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RE: Info tutorial is out of date

From: Drew Adams
Subject: RE: Info tutorial is out of date
Date: Mon, 17 Jul 2006 09:54:09 -0700

    > Of course, it must tell people how to use the standalone Info reader

    Only the bare basics, because the more advanced features of the
    stand-alone Info reader are documented in a separate manual, which
    describes the stand-alone reader, and it alone.

If there is a separate standalone-reader manual, then stuff that is specific
to the standalone reader should go in that manual. That dissolves the
argument that the Info manual itself must cater to people who use only the
standalone reader.

    > Emacs Info is too close to the standalone Info to justify two
    > separate manuals, especially since many people may want to learn how
    > to use both readers and we should not force them to read two manuals
    > most of whose contents just duplicate each other.

    100% agreement.

But you just acknowledged that there are already two manuals.

Wrt duplication: Surely we can DTRT, so there is no duplication. That is a
packaging problem, and it shouldn't affect what we decide should logically
go in each manual (and the order for each).

    > The Info reader has no menu bar and no Emacs style header line.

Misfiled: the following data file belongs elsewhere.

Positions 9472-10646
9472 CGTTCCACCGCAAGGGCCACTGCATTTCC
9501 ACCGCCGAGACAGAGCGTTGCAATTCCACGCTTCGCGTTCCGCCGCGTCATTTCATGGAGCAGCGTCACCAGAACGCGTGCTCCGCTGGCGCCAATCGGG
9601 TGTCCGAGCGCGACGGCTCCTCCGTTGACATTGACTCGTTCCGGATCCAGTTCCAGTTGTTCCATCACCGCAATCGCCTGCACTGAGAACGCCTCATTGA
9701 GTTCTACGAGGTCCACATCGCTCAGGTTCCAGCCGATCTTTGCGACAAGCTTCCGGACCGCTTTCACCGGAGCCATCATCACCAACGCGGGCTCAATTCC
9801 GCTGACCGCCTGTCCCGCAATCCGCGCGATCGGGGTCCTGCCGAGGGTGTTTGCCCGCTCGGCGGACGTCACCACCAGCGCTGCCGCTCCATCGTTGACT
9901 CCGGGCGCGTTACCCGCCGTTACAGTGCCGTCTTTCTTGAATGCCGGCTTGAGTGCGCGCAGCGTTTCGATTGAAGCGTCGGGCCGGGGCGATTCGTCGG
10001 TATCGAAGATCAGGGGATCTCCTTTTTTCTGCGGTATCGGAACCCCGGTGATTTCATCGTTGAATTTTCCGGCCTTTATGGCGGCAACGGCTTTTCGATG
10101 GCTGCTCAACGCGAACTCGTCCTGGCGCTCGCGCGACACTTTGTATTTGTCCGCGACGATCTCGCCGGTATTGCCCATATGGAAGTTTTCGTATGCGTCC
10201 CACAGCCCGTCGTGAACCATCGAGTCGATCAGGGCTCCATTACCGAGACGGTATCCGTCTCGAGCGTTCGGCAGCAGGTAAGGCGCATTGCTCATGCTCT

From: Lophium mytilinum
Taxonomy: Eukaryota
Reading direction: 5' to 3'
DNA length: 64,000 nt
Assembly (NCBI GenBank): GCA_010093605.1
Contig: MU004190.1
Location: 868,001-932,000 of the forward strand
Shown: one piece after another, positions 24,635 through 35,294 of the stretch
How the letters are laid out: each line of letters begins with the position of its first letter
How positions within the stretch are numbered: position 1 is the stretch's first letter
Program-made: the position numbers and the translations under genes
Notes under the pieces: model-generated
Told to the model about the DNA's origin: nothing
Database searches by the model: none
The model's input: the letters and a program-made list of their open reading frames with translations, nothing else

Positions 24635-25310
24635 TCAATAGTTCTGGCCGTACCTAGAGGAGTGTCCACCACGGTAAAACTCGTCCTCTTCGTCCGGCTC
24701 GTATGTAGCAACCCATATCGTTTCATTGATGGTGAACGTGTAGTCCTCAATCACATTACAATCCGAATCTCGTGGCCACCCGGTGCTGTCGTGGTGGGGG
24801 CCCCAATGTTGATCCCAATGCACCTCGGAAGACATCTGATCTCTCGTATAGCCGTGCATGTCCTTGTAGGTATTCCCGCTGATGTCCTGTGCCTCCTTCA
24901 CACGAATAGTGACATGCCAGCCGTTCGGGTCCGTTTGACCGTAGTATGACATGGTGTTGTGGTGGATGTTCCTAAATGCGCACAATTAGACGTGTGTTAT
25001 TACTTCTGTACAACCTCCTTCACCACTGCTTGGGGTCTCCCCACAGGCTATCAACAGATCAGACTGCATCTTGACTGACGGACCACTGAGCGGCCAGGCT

> Scroll bars and mice do not seem to work with it.

    The current Info manual tries (sometimes very hard) to strike the
    right balance between the handy GUI features available in Emacs and
    the total lack thereof in the stand-alone reader.

Keyboard-only stuff could be presented at the start of the standalone-reader
manual, and presented in a later part of the Info manual. The standalone
manual could be built to not include that information twice.

The presentation in each case would likely be slightly different: For Emacs
users, keyboard shortcuts would be presented as a performance-enhancement
tip. For standalone Info, they would be presented at the beginning, as a
prerequisite lesson. This could be done by single-sourcing, while still
sharing much of the content.

Yes, as Lennart pointed out, making things easier for the user sometimes
means more work for the preparer.

    It is quite
    possible that the manual can be improved, but I'd rather see a
    concrete proposal (in the form of patches or even a total rewrite)
    than hear more of the endless discussions in this thread about the
    relative merits and demerits of using the mouse and the tool bar.

I agree. A discussion on what needs to be taught, in what priority, is the
first step. I offered some suggestions, as did Alan. And on that we are not
so far apart.

    Would someone who thinks they know how to make the Info manual less
    ``out of date'' please submit their proposed changes, so we could make
    this discussion more practical?

I personally cannot contribute patches (they would not be accepted, because
I cannot get papers from my employer). In any case, starting with patches
would be premature. Let us agree on what to present and how, before getting
into the exact text.

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